Vincent turned to speak to Catherine, but he was interrupted when William came up from behind and placed two meaty hands on Catherine’s shoulders. She turned and greeted him with a smile. He spoke to her in a loud, raspy whisper: “I knew we couldn’t go on meeting like this!” She threw her head back and laughed out loud, soon joined in her mirth by Vincent and everyone else within earshot. William patted Vincent and Catherine’s shoulders and, wearing a massive grin, lumbered back into his kitchen realm.


“He will miss your mornings together,” Vincent said to Catherine as the laughter faded into normal conversation.


“So will I,” Catherine said. She shifted Jake from one breast to the other. “But he’s fattened me up as much as I’m going to let him. I don’t think…” She stopped and stared at the baby, who returned her gaze with wide-eyed innocence. “Vincent.” She turned to him, and he met her gaze. “I need your help.”




She leaned toward him. “I need to exercise. I still don’t feel as if I’ve completely recovered from the coma, or even from having Jake. I want to feel stronger.” She kept her voice low, glancing around to make sure they weren’t overhead.


“You used to run when you lived Above...”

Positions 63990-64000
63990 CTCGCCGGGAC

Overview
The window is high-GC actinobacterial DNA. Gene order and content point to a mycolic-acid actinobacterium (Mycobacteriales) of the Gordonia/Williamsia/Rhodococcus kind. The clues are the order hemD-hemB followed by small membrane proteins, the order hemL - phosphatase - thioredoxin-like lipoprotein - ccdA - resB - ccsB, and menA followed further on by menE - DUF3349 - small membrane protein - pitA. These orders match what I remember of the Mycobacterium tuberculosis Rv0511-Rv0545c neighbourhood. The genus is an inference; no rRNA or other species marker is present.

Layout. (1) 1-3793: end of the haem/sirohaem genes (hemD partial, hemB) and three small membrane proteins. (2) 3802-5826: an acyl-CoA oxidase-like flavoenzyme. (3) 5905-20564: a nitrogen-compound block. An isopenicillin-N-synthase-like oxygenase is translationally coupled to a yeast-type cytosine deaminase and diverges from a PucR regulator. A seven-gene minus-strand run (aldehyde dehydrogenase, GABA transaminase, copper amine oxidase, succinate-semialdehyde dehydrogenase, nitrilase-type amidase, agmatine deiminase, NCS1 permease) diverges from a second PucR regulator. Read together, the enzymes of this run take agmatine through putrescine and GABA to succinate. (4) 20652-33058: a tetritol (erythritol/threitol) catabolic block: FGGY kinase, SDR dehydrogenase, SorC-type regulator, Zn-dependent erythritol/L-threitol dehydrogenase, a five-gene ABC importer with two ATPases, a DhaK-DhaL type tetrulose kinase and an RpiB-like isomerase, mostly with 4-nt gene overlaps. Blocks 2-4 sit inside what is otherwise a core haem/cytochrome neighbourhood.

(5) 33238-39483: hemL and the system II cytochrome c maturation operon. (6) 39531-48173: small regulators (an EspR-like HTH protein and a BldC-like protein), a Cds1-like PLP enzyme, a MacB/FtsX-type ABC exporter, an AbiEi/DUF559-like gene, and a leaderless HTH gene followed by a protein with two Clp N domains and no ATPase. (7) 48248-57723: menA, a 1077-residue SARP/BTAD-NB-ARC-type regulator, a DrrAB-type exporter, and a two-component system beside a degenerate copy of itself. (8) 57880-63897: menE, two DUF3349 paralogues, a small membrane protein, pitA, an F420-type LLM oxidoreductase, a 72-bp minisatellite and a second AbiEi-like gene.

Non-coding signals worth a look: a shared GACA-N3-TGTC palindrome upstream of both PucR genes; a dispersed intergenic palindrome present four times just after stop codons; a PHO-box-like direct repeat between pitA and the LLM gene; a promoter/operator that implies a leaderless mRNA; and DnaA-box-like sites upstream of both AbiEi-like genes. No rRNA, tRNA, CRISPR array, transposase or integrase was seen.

“Yes. It kept me in good shape and helped with the stress of my...well.” She gave him a rueful smile. “I guess I don’t need to worry about job stress anymore.”


“Catherine, being a mother can be stressful as well. There are places that would be suitable for running. Let me find them for you.”


“Thank you.” She touched his cheek. “I knew I could…”


“Vincent! Catherine!” Mouse skidded up at Vincent’s elbow, barely braking in time to avoid a collision. The young man stood for a moment trying to catch his breath, his face flushed and damp.


”What is it, Mouse?” Vincent asked.


“Message, Vincent. For you.” Mouse handed Vincent a much-folded piece of paper. “Rebecca said bring right away. Important.”


Vincent started to open the note, then gave Mouse a shrewd, teasing look. “Did you read this?”


Mouse’s expression changed to pained horror.   “No!  Mouse promises. Didn’t read this time.”


Vincent stifled a smile, noticing that Catherine did the same. He opened the note and read.


“Vincent –

Joe and I need to talk to you and Cathy. It’s

important. We’ll meet you in your chamber

at seven this evening.



Vincent handed the note to Catherine. She finished reading and gave him a curious look. “Maybe they’ve found out something about Gabriel.”


Vincent nodded. “Perhaps. We will see tonight.”


“Mouse likes Diana.” Vincent turned a startled face to Mouse. “Maybe Diana and Joe can come for dinner…”


“Mouse!” Vincent said.


Mouse’s eyes were huge. “Uh...oh!” He backed away. “Gotta Father do...something!” He nearly crashed into two people who had just risen from a nearby table, then he turned and ran from the hall.


Vincent chuckled and turned to Catherine. He grew silent at her worried expression. “What is it?”


She shook her head. “I don’t know. Suddenly I have a feeling...something is going to happen. But I don’t know what it is.” Her face relaxed. “I’m starting to sound as enigmatic as Narcissa.”